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The Boy Who Cried Wolf, and Bayesian priors

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Bayesian probability thinking is often applied to the ID controversy, in different directions. Further to: The stories we are allowed to know and tell, here’s an interesting item on Bayesian priors, featuring the Boy Who Cried Wolf. The author wishes to make a political argument, but I want to focus on a specific point of interest:

… the popular conception of the boy who cried wolf is only half complete.

Villagers begin by believing that no one would falsely claim to get attacked by a wolf. But a false alarm – and the possible subsequent false alarms – lower their probabilistic calculations of wolf attacks and the negative consequences assigned to each claim of a wolf attack.

Then, of course, the boy gets eaten by a wolf. More.

He’s certainly right that most people who use the term “crying wolf” as a throwaway putdown do not believe there even is a wolf. Which amounts to missing the point of the story. Actually, if there had really been no wolf at all, that would be a different story called Chicken Little ( the Sky is Falling). Glass notes:

Economist Thomas Bayes pioneered this method of probabilistic thinking, and it’s now universally used in thinking about how peoples’ beliefs should respond to new information.

Basically, it means that if we live in wolf country, we may have to put up with many false sightings of wolves, though not of falling skies. So the first thing we need to do is compile evidence as to whether we live in wolf country. Follow UD News at Twitter!

11 Replies to “The Boy Who Cried Wolf, and Bayesian priors

  1. 1
  2. 2
    keith s says:

    Denyse,

    Could you elaborate on how you think this applies to the ID debate?

    Is it “The Boy Who Cried Design”?

  3. 3
    bornagain77 says:

    “The Boy Who Cried Design”?”

    But keith s, in the story the boy who cried wolf was effectually eaten by a wolf. So are you saying that design is real and people don’t realize it because they have been fooled into thinking design is just an illusion? 🙂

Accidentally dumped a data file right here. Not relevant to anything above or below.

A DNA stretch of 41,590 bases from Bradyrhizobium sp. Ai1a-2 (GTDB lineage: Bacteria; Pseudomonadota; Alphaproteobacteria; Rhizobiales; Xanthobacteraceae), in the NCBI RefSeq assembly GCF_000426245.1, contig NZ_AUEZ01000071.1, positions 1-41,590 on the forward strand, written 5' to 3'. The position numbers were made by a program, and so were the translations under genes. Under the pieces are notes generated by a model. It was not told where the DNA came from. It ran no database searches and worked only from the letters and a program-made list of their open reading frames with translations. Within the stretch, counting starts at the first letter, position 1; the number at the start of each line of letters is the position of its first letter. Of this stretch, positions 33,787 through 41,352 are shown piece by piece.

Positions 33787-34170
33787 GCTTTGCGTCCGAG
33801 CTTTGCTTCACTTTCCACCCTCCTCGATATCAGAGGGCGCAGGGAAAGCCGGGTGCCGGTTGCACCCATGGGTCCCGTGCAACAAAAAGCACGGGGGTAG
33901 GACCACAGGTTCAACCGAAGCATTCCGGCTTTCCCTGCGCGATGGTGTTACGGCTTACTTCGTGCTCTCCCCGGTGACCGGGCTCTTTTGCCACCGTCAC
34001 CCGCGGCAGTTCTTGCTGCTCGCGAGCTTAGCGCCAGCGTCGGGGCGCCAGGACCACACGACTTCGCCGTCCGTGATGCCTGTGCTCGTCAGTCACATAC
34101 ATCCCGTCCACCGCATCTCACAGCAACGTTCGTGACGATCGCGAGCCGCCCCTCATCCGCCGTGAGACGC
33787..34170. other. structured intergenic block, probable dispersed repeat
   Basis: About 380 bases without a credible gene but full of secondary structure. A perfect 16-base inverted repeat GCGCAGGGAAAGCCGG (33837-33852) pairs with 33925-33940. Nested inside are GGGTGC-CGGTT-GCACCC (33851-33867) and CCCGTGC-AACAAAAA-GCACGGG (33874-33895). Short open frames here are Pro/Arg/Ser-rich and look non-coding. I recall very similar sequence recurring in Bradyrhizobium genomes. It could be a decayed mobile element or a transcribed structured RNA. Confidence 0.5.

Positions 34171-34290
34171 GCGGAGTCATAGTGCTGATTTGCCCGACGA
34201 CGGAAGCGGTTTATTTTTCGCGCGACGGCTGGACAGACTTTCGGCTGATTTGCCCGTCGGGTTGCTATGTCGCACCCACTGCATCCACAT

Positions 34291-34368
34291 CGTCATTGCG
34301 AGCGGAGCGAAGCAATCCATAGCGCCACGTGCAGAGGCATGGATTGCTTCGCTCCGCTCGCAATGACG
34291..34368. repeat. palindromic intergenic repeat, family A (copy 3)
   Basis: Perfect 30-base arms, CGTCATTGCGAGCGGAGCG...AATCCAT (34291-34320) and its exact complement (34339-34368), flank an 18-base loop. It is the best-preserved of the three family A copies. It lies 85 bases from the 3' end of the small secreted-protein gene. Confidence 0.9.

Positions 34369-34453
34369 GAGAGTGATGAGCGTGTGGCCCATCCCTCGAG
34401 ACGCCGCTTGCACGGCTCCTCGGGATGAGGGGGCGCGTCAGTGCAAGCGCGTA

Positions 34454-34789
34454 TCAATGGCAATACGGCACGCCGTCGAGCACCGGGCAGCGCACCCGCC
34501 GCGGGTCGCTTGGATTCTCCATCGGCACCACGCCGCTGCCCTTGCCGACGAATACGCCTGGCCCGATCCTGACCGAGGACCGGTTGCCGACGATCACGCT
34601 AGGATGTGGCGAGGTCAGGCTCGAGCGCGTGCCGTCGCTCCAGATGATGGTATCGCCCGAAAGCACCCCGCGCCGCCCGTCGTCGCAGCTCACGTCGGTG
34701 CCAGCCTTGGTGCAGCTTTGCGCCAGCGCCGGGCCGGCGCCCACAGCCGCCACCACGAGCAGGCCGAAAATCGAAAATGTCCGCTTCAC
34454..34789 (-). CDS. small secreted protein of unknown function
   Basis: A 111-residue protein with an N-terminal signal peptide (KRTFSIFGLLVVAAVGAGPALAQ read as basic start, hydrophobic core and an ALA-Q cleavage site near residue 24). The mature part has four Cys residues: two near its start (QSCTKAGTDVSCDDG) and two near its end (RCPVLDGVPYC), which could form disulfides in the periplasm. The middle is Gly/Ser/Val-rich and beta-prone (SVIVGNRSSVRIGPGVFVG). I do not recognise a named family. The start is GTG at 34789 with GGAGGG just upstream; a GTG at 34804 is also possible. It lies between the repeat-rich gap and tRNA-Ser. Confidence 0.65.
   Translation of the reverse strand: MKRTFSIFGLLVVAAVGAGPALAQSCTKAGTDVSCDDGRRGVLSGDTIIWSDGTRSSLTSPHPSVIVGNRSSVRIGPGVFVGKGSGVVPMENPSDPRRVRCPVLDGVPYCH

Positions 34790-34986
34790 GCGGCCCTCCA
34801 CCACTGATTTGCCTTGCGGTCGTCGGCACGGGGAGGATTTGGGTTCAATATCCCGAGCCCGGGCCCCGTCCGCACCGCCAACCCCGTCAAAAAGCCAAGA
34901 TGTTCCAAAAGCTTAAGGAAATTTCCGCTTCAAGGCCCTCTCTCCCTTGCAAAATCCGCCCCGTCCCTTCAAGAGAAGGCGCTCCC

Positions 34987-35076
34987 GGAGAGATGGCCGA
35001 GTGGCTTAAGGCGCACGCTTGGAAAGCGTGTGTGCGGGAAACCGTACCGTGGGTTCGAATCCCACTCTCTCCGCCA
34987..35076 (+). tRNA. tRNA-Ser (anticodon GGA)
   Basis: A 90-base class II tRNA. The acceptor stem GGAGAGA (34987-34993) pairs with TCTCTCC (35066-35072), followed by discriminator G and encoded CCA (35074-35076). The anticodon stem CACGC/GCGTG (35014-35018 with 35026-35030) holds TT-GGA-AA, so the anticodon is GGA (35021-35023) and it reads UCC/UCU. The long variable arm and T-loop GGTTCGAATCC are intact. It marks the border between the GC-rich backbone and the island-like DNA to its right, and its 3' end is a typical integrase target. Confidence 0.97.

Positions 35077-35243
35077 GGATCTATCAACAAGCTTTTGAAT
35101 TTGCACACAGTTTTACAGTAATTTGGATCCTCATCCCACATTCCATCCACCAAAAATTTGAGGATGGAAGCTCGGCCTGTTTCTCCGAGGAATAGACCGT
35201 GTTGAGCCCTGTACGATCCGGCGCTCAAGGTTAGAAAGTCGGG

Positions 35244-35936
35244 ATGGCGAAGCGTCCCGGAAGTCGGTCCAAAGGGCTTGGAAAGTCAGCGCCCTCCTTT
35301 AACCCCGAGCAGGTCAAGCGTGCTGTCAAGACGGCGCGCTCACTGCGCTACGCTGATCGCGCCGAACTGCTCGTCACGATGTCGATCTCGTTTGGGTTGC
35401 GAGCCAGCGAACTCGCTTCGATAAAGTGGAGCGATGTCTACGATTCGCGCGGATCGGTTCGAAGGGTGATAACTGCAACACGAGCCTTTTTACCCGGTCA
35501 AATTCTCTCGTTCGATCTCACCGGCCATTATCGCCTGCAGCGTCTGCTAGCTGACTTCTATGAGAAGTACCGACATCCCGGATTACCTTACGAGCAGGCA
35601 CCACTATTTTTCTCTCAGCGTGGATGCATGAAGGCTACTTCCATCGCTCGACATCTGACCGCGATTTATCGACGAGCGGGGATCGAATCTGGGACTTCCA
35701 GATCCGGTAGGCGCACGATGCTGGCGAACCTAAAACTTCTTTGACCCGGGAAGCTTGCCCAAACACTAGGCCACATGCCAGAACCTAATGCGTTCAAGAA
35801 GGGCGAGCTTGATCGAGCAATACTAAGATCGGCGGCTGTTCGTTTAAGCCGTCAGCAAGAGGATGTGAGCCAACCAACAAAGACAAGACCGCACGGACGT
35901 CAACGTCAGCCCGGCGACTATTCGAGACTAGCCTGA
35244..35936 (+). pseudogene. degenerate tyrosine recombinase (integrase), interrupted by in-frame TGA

4. 4
    bornagain77 says:

    correction : “eventually eaten by…”

  5. 5
    keith s says:

    BA,

    It’s Denyse’s analogy, not mine. I’m just asking her to make it explicit.

  6. 6
    bornagain77 says:

    but keith s you, not Denyse, are the one who said “The Boy Who Cried Design”?”, I just thought you wanted to know that it did not convey what I presume you, as a dogmatic atheist, intended to convey.

  7. 7
    Bob O'H says:

    Economist Thomas Bayes…

    Oh dear, oh dear… Thomas Bayes was a Presbyterian minister. I don’t think he wrote anything about economics.

  8. 8
    News says:

    Surprised keith s has such trouble understanding the point: Bayesian reasoning would take the significance of a wolf seriously so as not to miss one if it is out there, even if some alarms are false.

    However, some users of the expression “the boy who cried wolf” clearly misunderstand the point of the story – that there WAS in fact a wolf, who was ignored.

    The story those people should be citing is Chicken Little, whose point is that the sky ISN’T falling.

    When assessing probabilities, we need to consider the significance of one of our theses being correct. Why is this difficult?

  9. 9
    keith s says:

    Denyse,

    I understand the point of Glass’s article.

    Here’s the question I asked:

    Denyse,

    Could you elaborate on how you think this applies to the ID debate?

    Is it “The Boy Who Cried Design”?

  10. 10
    News says:

    keith s at 9: Like the wolf, actual design is one of the possibilities that must be considered when analyzing specified complexity in nature. The same way as it must be considered when analyzing fine tuning in the universe.

    Of course, one can just decide it can’t be true and that any other least-implausible hypothesis is better.

  11. 11
    Mung says:

    keiths can defend all his claims.

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